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Catalytic converter thefts on the rise in Malvern
6:19pm Friday 31st January 2014 in News
MALVERN is falling prey to a new breed of metal thieves who are stealing catalytic converters but police hope to stay a step ahead of them using new powers.
Metal theft has fallen by 6.2 per cent in West Mercia between November last year and January of this year when compared to the previous quarter following the introduction of tougher regulations last October. Scrap dealers now need two licences - the old waste carrier's licence and a licence for handling scrap metal in a specific district which they must display in their windscreen. They also have to show where they got the scrap metal from as rules tighten on document and record-keeping. No-one is now allowed to pay cash for scrap so police can better trace it via cheques or bank transfers.
However, catalytic converter thefts have soared by 20 per cent with thefts of 192 converters across West Mercia and 115 in south Worcestershire between November last year and January. More than half of the thefts in south Worcestershire (56 per cent) were in the Malvern district.
PC Cliff Green, a safer neighbourhood policing officer for Malvern, said the converters, which contain precious metals, could have a scrap value of up to more than £200 (around £150 on average) and it was believed they were being stolen and sold overseas as thieves sought a way around tougher rules and control in the UK. In particular 4x4s are being targeted because they have good ground clearance compared to a car so thieves can get underneath them easily and use pipe cutters or saws to remove the cat.
He said the thieves tended to strike when it was dark, sometimes in areas where there was no street lighting which included rural areas.
To get the cat off a car the thieves would need to use a jack although cars have been targeted with Citroens and Peugeots in particular proving popular with the thieves. It can cost £1,000 or more to repair a car that has had the cat removed.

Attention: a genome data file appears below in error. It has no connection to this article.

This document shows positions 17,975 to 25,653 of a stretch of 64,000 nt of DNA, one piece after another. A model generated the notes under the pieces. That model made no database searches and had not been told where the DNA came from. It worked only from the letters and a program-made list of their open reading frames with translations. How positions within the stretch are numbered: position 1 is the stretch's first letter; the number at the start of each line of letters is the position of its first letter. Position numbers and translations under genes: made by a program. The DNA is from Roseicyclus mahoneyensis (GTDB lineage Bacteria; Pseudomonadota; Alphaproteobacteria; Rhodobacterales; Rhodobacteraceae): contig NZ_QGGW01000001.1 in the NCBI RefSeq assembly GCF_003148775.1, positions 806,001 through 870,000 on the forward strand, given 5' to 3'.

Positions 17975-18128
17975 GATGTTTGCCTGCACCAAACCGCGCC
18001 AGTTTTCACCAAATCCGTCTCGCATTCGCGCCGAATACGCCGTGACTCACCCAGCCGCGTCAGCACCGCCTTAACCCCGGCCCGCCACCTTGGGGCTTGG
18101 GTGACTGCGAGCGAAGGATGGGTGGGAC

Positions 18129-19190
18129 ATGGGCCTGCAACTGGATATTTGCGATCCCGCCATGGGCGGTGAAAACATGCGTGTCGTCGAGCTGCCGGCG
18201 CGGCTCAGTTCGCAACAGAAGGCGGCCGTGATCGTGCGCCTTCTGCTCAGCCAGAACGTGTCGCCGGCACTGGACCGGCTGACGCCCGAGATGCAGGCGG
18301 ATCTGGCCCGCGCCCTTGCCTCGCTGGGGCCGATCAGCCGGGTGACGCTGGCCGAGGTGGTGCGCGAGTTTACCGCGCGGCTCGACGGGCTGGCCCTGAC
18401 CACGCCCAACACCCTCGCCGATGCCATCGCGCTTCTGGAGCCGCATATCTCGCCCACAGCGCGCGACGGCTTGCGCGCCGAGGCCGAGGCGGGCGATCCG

Inspector Steph Brighton, lead safer neighbourhood inspector for Malvern Hills with responsibility for Operation Urban said: "I don't know why these thefts are so high in Malvern Hills specifically. Perhaps it is because we are a rural community and perhaps because there are more of those types of vehicles. We are making arrests. We need the general public to be our eyes and ears."
Cars will not work properly with the cat removed in many cases, leaving motorists stranded.
Operation Urban, launched this month, is concentrating specifically on tackling these types of metal thefts, including increased patrols and visits to scrap and metal recycling yards to stop the trade in the stolen converters. Another focus has been getting motorists to get their converters security marked with stickers available to put in the windscreen, warning that the cats are marked, to deter thefts. Motorists will have the chance to get them marked at events in Morrisons supermarket on February 8, at Hanley Road car park in Upton on February 22 and Tenbury swimming pool car park on March 1. Another way the public can help is to report suspicious activity. During activity yesterday (Friday) they visited CRS Ltd, a scrap yard in Malvern, where all the paperwork was found to be in order. A driver was also stopped carrying scrap but he was only clearing a house although he was displaying an out of date tax disc.
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